Diagnosis of NDI involves genetic testing to identify mutations in the AVP gene. This can be done through various resources, including scientific articles, databases, and genetic testing companies. Some of the databases and resources that provide information on the AVP gene and NDI include PubMed, OMIM, and the Genetic Testing Registry.

Treatment for NDI focuses on managing the symptoms and preventing dehydration. This involves increasing fluid intake and using medications to control urine output. Patients with NDI may require additional clinical interventions and monitoring to ensure their health and well-being.

Other Names for This Gene

The AVP gene is also known by other names. Some of the novel and additional names for this gene include:

  • ADH
  • ADH-NPI
  • ADH-NPII
  • AVP-NP
  • AVRP
  • Diabetes insipidus, neurohypophyseal
  • Diabetes insipidus, neural
  • DI, neurohypophyseal form
  • DI, neurohypophyseal type
  • DI, neural form
  • DI, neural type
  • DIR

These names are used to refer to the AVP gene in different scientific and medical contexts. They can be found in various resources, such as scientific articles, databases, and genetic testing resources.

For more information on other names and related genes, you can refer to the following resources:

  • PubMed: The AVP gene and related genes have been extensively studied and documented in scientific articles. You can find more information by searching for the gene name in the PubMed database.
  • OMIM: The Online Mendelian Inheritance in Man (OMIM) database provides comprehensive information on genes and genetic conditions. The AVP gene and related conditions, such as diabetes insipidus, can be found in OMIM.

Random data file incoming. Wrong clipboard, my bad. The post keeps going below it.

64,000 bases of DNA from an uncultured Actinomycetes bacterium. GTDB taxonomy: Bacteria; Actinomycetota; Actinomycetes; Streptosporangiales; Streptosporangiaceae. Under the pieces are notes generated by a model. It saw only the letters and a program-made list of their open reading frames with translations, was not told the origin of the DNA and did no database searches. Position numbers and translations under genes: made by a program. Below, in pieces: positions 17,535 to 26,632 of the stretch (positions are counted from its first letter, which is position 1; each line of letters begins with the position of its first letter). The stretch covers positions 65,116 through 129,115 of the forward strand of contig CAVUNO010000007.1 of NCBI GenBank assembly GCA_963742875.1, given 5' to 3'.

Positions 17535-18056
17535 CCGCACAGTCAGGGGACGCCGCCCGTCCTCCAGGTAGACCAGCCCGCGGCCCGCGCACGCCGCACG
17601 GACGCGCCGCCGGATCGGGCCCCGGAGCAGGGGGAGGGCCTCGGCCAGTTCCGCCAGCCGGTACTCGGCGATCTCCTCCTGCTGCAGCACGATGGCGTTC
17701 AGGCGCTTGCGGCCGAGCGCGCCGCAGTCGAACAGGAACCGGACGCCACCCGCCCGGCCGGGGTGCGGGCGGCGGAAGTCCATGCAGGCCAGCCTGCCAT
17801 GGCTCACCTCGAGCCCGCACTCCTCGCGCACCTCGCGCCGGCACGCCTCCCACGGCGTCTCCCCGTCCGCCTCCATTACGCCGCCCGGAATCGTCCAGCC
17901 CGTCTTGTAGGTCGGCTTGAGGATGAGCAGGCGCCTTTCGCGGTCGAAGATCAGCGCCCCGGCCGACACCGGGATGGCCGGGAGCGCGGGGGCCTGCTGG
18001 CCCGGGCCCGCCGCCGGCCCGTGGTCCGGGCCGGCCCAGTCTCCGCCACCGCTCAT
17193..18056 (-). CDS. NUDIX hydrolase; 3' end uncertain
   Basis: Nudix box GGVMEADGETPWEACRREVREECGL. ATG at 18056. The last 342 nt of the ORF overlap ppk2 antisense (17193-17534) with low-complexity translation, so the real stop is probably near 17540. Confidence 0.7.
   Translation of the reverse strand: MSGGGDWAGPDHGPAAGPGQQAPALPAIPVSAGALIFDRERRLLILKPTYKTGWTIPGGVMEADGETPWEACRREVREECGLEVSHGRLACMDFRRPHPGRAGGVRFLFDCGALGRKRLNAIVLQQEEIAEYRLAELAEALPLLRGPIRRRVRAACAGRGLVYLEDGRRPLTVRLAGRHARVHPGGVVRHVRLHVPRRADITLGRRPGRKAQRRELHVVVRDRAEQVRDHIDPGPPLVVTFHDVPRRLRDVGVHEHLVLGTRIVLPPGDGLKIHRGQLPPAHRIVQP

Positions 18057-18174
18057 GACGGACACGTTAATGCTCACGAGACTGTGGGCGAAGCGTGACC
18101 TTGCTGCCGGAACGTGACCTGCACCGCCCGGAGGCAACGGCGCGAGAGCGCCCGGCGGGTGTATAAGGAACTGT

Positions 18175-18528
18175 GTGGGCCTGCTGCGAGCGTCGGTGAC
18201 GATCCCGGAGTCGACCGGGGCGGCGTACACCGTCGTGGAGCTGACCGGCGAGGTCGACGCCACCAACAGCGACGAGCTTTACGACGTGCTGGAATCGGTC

• ClinVar: ClinVar is a freely accessible database of genetic variants and their relationships to human health. It provides information on the clinical significance of genetic variants in the AVP gene and related diseases.
  • GeneCards: GeneCards is a comprehensive database that provides information on genes, their functions, and associated diseases. It includes information on the AVP gene and related genes involved in water intake and fluid reabsorption.
  • The Human Gene Mutation Database (HGMD): HGMD is a database of known germline mutations causing human genetic disease. It contains information on variants and changes in the AVP gene associated with various conditions.

These resources can provide further information on the AVP gene, its associated conditions, and genetic testing options.

Additional Information Resources

For more information on the AVP gene and its related conditions, the following resources can be helpful:

  • OMIM: The Online Mendelian Inheritance in Man (OMIM) is a comprehensive catalog of human genes and genetic conditions. It provides detailed information on the AVP gene and its associated disorders.
  • PubMed: PubMed is a database of scientific articles on various topics. Searching for “AVP gene” or related terms on PubMed can provide access to the latest research and findings.
  • ClinGen: ClinGen is a resource for clinical genetics information. It offers curated data on genes and variants, including those related to AVP and neurohypophyseal disorders.
  • Registry: Disease registries can be helpful for identification and tracking of patients with specific conditions. Check for any available registries related to AVP gene disorders or neurohypophyseal conditions.
  • Additional Testing: If you suspect a genetic condition related to the AVP gene or neurohypophyseal disorders, consult with a healthcare professional. They may recommend additional genetic testing or specialized tests to confirm the diagnosis.

Tests Listed in the Genetic Testing Registry

The Genetic Testing Registry (GTR) is a database of genetic tests and related information. This online resource catalogs the names of tests, genes, and other genetic conditions.

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Genetic testing plays a significant role in the identification and diagnosis of various diseases, including diabetes. Such tests involve the analysis of genes and their coding for the presence of specific variants that may be associated with the disease.